It's been cause for celebration for some in the Joppa area for a couple of weeks, or least since the Harford County government announced that it had abandoned its controversial plans to build a trash transfer station in the community.
At the most recent Joppa Community Council meeting, there were congratulations all around after the county government announced it had reached an agreement with Baltimore County to allow Harford County trash to be taken to White Marsh. That agreement eliminates the need for a trash transfer station to be built on the former 22-acre Plecker property on Route 7 near its intersection with Route 152.
Harford County Councilman Dion Guthrie received the most praise from the group for the work he did on behalf of his home community to fight the proposal. But he wasn't the only one singled out.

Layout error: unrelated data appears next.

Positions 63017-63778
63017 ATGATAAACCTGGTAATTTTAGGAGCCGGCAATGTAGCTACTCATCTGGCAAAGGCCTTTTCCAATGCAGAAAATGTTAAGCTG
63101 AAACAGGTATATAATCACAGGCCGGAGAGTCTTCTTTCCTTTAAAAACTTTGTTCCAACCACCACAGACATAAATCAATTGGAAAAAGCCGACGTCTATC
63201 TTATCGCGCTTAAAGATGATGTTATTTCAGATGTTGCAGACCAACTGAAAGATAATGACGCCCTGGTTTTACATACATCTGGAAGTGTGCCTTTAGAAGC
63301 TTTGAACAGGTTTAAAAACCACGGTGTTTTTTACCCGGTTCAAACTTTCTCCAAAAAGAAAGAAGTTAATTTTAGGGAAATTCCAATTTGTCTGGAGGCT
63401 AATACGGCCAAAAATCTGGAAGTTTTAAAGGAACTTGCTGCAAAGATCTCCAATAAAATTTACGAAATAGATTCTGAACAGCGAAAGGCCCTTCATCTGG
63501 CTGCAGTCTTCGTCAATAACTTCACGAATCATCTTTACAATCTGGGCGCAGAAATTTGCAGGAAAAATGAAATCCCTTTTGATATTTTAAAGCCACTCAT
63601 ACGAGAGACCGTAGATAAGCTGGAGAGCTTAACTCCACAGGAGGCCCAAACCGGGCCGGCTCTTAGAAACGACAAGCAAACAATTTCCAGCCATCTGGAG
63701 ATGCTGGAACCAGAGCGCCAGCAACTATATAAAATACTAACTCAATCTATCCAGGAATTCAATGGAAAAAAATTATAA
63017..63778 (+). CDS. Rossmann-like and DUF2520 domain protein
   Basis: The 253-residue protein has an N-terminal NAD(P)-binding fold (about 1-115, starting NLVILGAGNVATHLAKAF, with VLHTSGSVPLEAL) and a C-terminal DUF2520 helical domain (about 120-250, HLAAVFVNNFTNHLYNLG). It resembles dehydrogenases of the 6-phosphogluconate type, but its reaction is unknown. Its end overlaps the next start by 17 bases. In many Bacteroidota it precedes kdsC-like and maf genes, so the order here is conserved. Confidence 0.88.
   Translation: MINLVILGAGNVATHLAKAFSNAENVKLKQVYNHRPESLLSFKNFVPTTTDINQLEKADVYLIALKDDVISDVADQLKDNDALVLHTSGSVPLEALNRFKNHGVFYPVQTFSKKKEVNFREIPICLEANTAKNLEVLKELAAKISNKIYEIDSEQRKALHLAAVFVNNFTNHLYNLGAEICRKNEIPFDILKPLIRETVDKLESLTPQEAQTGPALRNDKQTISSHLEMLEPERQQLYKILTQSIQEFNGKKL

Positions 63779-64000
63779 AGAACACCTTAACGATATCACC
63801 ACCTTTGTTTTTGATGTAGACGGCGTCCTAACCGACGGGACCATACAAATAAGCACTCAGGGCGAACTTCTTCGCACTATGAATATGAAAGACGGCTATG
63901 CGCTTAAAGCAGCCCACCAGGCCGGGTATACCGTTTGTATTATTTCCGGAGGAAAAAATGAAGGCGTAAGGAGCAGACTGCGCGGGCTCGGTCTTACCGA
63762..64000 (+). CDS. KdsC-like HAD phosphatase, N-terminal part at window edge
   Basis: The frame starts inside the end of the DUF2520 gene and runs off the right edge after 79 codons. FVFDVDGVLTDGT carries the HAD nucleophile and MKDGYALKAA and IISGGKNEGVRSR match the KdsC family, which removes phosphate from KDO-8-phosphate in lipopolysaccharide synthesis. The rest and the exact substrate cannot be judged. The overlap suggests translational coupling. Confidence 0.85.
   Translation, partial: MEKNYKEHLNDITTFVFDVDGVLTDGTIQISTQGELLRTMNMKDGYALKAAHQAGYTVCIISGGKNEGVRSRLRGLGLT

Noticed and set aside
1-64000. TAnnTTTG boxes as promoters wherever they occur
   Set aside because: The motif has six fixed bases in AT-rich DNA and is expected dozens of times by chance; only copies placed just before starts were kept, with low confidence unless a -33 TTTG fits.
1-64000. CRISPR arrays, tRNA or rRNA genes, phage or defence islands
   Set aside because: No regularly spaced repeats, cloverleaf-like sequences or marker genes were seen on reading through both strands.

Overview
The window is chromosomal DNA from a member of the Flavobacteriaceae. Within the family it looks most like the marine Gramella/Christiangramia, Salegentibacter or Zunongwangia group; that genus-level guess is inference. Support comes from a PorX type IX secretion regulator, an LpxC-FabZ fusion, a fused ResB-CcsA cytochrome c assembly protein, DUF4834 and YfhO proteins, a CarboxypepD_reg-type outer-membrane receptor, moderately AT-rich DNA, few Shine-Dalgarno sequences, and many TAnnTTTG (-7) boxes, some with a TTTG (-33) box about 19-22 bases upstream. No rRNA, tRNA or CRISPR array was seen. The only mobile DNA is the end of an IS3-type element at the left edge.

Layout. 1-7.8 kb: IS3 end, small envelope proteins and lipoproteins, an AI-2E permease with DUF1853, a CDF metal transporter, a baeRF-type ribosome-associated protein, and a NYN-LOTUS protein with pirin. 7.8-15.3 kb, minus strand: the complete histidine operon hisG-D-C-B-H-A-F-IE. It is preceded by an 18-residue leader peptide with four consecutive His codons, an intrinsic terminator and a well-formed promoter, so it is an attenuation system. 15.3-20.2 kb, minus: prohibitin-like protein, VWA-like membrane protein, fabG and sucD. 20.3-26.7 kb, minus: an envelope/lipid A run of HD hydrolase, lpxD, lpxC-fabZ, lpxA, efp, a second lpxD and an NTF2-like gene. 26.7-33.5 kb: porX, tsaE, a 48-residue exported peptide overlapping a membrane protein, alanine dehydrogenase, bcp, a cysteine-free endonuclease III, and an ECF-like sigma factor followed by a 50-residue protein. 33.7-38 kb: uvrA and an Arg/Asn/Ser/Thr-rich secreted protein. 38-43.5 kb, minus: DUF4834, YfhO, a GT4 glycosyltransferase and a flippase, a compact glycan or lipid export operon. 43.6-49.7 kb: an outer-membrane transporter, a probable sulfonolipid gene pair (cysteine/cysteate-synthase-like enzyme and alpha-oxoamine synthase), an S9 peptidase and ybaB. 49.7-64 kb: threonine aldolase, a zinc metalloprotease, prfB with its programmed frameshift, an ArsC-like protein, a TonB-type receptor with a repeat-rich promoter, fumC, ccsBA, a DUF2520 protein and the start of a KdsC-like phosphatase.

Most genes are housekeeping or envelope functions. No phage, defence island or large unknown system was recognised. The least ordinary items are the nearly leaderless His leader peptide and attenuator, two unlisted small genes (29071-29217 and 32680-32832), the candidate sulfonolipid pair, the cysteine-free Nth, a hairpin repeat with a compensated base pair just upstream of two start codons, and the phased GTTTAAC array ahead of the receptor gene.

"We're most grateful to [Guthrie] for helping us to alleviate the situation," Paula Mullis, the community council chairperson said, "but I think there's someone else you need to thank."
"I think you need to thank each one of yourselves," she added. "And I think that because we stood strong, we stood together and we stood united as one voice, and I think that we did it graciously, and we won..."
The community eventually won and should be proud of everyone's effort to get the word out to keep the trash station out. Organized opposition doesn't always succeed the way activists would like, but when it does, it's very gratifying to those who succeeded.
In Joppa, these days, there are some grateful people.Copyright © 2014, The Baltimore Sun